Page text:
· “The old categories of sin, repentance and redemption are out and the therapeutic language of self-esteem and self-love are in.”—Star Beacon, Ashtabula, Ohio.
· “The urgent sense of personal sin has all but disappeared.”—Newsweek.
· “We no longer ask ‘What does God require of me,’ but rather, ‘What can God do for me?’”—Chicago Sun-Times.
As the above quotations show, the concept of sin appears to be in deep crisis today.
There is no doubt modern society is prepared to accept sin as “normal.” But what is it about sin people today find so objectionable and why have attitudes changed? And whatever became of sin and does it matter what ones’ view is?
The Wall Street Journal puts it this way: “The idea of Original sin, that we are all implicated in some terrible aboriginal calamity, does not sit well with the modern mind. But then neither does the idea of sin itself. . . . People like Adolf Hitler and Josef Stalin may have sinned, but the rest of us are victims of circumstance and maladjustment.”
There are two sides to the concept of sin, inherited sin and personal sinful behavior. The first is something we inherited, whether we like it or not, while the second is something we practice.
The Bible states moral failing, the original sin on the part of Adam and Eve was passed on to all humanity. Consequently, all of us are born imperfect. “All unrighteousness is sin,” 1 John 5:17.
For many Christians however, the idea humans are flawed because of something in which they took no part in is not logical or acceptable. Edward Oakes, a professor of theology, writes: “The doctrine is met with embarrassed silence, outright denial, or at a minimum a kind of halfhearted lip service that does not exactly deny the doctrine but has no idea how to place it inside the devout life.”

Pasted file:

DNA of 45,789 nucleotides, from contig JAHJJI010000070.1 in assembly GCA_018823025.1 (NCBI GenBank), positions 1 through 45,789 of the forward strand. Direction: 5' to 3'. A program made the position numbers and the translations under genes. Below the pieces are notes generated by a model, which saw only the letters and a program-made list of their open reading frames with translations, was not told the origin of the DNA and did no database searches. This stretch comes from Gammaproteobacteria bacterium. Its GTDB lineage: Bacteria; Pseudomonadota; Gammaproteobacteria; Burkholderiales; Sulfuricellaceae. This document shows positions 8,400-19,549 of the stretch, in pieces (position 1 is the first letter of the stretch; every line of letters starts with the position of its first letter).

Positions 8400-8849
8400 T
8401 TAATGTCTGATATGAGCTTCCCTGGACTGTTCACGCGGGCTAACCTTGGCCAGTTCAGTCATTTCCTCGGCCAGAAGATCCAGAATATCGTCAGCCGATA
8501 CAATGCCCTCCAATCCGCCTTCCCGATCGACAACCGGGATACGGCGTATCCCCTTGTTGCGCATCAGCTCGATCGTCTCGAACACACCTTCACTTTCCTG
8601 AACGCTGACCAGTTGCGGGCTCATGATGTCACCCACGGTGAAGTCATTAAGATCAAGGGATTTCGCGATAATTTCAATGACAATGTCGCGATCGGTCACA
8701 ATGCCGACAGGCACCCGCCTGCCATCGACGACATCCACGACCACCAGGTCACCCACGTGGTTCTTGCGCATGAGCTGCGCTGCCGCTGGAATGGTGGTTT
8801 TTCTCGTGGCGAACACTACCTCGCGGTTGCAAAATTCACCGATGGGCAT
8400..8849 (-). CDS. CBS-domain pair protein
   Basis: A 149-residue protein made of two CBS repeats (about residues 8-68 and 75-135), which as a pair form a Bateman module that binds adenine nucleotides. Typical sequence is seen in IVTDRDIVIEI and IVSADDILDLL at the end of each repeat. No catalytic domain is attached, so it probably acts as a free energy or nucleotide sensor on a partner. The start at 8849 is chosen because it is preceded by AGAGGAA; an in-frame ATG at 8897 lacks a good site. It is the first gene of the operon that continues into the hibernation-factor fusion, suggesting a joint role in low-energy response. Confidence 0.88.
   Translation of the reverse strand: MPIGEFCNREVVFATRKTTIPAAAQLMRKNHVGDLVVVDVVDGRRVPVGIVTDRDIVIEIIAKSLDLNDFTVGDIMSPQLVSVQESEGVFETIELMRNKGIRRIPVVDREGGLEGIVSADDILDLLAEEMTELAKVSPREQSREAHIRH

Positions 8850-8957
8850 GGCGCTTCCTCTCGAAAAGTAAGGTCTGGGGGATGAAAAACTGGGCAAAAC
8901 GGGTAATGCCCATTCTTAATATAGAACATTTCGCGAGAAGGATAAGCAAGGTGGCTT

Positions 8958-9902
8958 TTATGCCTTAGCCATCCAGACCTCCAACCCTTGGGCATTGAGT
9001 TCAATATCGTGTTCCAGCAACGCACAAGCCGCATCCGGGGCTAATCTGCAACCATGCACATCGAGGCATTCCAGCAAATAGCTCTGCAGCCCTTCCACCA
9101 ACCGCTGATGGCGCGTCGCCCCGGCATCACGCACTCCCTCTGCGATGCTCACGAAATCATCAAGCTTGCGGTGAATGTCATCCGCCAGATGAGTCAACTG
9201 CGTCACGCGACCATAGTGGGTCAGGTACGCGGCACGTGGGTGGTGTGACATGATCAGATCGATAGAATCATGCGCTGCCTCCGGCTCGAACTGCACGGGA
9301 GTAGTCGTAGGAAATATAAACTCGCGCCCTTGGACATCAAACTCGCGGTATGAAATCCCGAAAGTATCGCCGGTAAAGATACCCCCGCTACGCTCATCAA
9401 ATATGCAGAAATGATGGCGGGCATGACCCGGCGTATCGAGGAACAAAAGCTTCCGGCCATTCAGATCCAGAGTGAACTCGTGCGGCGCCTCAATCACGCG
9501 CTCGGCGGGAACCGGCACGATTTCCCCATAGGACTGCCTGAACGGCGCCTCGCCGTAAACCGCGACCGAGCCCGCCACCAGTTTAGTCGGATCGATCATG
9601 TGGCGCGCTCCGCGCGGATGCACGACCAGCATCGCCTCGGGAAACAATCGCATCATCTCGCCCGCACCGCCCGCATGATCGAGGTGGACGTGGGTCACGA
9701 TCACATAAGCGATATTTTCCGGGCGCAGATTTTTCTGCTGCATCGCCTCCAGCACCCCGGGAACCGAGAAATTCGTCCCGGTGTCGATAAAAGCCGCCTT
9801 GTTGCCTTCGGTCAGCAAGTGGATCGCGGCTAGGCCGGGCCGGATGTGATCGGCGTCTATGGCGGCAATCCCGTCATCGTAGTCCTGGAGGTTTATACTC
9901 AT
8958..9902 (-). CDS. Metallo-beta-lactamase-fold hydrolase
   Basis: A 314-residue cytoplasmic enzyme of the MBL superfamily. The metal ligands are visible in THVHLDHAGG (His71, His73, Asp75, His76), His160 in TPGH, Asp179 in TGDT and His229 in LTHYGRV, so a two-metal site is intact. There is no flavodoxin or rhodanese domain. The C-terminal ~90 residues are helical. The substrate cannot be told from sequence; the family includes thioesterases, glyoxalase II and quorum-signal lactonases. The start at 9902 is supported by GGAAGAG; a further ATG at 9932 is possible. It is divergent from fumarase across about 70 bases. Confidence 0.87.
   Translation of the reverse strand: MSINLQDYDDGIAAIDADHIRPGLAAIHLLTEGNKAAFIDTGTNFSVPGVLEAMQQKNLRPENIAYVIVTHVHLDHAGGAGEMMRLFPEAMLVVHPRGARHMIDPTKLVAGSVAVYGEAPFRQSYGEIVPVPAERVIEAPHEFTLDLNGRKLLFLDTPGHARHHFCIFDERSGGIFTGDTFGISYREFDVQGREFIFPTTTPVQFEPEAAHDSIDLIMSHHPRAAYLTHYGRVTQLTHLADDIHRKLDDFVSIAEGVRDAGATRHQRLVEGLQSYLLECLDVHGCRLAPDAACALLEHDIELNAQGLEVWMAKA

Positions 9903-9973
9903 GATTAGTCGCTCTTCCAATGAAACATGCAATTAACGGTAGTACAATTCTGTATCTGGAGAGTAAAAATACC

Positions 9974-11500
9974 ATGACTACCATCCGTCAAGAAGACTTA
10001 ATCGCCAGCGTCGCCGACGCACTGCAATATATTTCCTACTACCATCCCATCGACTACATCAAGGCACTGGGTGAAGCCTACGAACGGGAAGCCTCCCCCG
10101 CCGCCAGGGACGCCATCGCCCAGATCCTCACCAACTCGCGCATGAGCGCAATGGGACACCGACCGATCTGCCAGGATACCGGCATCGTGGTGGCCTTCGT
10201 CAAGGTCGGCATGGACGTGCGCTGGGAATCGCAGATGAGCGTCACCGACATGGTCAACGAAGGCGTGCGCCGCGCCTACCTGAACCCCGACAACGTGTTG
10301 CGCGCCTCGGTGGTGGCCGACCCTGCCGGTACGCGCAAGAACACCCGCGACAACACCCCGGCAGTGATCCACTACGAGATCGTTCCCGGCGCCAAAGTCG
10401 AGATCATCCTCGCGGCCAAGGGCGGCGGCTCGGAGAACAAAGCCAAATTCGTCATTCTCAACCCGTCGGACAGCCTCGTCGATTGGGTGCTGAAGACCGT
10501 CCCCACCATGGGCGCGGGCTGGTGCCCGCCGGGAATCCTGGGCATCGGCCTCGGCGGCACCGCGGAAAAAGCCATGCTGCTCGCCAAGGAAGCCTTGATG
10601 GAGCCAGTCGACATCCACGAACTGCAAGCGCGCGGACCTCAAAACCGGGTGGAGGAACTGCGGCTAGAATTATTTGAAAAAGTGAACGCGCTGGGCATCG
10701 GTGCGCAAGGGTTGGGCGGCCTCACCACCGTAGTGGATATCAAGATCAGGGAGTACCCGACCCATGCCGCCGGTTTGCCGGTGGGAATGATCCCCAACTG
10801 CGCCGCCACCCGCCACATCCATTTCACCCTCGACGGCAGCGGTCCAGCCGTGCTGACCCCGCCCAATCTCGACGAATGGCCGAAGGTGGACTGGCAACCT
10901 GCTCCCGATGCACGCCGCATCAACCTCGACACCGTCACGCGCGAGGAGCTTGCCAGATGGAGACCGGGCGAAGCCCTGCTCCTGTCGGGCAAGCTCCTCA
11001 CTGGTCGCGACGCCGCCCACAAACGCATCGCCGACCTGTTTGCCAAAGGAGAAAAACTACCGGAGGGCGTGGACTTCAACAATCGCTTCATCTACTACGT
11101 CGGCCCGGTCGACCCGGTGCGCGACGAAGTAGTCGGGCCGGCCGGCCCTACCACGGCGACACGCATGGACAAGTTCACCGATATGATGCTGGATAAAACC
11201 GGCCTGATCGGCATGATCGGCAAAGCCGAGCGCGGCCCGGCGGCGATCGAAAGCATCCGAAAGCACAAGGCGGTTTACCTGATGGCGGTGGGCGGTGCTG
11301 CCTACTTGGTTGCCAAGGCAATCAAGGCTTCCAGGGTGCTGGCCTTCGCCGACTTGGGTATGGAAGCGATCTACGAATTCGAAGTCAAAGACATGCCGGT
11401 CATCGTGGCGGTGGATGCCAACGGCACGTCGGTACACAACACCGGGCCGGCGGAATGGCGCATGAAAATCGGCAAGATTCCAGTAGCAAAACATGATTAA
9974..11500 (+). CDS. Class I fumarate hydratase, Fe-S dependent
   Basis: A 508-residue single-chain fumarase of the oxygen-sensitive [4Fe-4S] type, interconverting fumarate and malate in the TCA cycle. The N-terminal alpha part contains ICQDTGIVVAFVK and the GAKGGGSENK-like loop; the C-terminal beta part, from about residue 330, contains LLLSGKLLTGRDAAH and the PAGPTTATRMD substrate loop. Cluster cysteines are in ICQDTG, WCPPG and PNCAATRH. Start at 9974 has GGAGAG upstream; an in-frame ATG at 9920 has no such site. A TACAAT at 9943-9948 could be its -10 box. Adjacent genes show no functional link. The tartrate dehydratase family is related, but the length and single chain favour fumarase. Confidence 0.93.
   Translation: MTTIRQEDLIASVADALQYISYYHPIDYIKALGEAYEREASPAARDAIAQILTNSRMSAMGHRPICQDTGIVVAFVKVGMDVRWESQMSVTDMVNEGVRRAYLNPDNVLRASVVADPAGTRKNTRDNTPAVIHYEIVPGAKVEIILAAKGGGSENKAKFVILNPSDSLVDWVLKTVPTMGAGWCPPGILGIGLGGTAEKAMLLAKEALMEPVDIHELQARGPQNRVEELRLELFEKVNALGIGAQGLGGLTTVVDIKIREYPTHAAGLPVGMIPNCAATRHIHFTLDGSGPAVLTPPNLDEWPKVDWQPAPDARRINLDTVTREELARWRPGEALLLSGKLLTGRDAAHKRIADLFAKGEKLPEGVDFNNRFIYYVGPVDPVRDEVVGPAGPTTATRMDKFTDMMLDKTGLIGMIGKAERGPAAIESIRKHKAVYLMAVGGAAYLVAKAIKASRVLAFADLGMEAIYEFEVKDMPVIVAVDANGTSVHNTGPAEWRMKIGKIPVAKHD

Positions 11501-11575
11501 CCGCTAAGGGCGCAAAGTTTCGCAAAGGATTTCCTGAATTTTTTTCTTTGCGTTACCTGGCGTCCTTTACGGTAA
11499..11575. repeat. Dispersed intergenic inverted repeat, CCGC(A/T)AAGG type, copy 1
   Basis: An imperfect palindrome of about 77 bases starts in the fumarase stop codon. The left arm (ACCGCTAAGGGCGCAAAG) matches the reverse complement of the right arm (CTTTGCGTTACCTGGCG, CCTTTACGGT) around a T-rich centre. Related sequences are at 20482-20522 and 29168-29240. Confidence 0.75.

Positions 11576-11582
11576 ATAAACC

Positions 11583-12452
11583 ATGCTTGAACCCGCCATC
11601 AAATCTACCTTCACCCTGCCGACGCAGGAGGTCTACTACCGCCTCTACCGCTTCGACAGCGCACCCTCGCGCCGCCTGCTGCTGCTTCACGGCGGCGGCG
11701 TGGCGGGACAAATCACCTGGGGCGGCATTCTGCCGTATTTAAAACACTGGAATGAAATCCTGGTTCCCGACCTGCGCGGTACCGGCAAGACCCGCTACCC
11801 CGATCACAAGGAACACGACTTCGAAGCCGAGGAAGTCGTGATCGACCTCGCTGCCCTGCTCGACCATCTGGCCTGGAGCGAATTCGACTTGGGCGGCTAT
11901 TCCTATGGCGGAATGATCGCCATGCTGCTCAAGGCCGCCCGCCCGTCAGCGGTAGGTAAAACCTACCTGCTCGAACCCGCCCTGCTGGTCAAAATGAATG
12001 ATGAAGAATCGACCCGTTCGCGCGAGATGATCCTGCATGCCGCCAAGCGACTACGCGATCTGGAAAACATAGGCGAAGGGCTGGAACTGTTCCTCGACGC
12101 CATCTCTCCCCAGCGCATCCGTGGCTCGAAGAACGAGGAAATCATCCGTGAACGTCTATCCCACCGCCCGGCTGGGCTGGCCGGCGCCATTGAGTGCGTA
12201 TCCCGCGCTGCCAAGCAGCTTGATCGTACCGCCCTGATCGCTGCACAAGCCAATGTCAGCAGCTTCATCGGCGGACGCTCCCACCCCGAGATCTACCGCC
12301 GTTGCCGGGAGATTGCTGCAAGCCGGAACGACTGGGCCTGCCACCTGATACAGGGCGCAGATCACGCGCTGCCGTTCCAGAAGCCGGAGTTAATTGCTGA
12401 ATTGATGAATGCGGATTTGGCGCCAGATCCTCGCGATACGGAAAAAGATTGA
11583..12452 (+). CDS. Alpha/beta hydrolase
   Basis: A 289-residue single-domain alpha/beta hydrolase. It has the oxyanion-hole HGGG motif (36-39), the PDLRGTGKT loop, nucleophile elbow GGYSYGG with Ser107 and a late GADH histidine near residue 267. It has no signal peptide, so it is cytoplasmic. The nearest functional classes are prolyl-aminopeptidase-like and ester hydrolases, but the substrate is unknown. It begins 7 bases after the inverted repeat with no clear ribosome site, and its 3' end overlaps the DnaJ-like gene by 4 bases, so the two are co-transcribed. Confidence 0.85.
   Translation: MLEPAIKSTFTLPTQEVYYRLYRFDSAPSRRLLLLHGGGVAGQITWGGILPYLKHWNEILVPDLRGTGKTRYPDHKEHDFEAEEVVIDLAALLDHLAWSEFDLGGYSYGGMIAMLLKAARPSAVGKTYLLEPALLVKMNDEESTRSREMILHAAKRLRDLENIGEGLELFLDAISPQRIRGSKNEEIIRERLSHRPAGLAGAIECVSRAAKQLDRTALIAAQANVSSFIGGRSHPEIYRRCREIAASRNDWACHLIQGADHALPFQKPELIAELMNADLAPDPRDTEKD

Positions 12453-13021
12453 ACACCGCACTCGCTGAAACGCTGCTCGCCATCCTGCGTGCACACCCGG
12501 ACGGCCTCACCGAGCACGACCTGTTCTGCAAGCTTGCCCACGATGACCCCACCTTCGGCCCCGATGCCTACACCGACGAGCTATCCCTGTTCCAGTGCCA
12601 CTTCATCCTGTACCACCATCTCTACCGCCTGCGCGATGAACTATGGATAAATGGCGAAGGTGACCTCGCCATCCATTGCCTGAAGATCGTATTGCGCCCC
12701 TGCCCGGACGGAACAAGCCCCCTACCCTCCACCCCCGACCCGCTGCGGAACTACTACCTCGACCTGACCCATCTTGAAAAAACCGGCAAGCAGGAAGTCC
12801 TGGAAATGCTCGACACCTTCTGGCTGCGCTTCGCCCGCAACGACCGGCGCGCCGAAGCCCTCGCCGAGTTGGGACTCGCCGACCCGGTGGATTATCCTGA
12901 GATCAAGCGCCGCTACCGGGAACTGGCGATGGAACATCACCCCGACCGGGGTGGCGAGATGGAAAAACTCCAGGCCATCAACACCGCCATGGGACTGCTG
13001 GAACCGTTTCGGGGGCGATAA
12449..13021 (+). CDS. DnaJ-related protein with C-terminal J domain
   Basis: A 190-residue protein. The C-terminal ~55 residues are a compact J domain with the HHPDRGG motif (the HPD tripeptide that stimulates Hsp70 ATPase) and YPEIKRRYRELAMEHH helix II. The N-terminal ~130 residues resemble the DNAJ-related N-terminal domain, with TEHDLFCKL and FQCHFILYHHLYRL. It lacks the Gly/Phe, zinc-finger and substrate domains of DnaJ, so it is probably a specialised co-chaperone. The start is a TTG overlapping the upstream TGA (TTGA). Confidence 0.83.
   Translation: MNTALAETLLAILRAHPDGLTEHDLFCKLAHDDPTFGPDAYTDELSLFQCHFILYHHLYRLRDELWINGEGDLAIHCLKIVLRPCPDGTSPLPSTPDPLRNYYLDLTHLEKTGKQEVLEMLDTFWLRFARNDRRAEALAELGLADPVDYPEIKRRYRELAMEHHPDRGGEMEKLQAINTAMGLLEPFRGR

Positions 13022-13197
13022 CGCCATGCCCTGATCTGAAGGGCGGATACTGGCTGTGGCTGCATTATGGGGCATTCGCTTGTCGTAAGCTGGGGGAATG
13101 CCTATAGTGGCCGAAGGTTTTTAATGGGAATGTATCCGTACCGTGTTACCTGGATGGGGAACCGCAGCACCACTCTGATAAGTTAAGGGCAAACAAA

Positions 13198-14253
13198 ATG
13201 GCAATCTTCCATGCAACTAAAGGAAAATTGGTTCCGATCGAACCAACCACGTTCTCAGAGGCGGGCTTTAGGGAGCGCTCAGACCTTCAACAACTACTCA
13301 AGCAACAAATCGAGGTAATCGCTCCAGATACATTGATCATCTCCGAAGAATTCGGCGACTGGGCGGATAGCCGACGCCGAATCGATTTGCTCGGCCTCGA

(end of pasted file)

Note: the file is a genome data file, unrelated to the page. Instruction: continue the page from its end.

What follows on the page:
President Calvin Coolidge was well-known for being a man of few words and getting straight to the point. There’s a story told about him that after attending church one day, someone asked him what the sermon had been about. “Sin,” Mr. Coolidge replied. “And what did he have to say about it?” the questioner continued. After pausing for a moment, Coolidge replied, “He was against it.”
There was a time when people felt the weight of guilt and shame. Today, one be hard pressed to find someone willing to admit to being a sinner. So, whatever happened to sin? Sin has been redefined.
We live in a day of political correctness. Today it is politically incorrect to call a person "ignorant.” Instead he is "factually unencumbered." A person should not be called a "loser.” He is a "uniquely fortuned individual on an alternative career path. People are not "obnoxious,” just "charismatically impeded." See how simple it is to make ourselves feel better by simply redefining a word? Here’s a few more “redefinitions.”
Fornication has become “casual sex.” Drunkenness has become “chemical dependency.” Sodomy has become an “alternative lifestyle.” Pride has become a “superiority complex” or “inflated ego” and gossip is “sharing.”
Today, the idea of sin is casually dismissed and accountability for one’s actions is negligible…what a shame.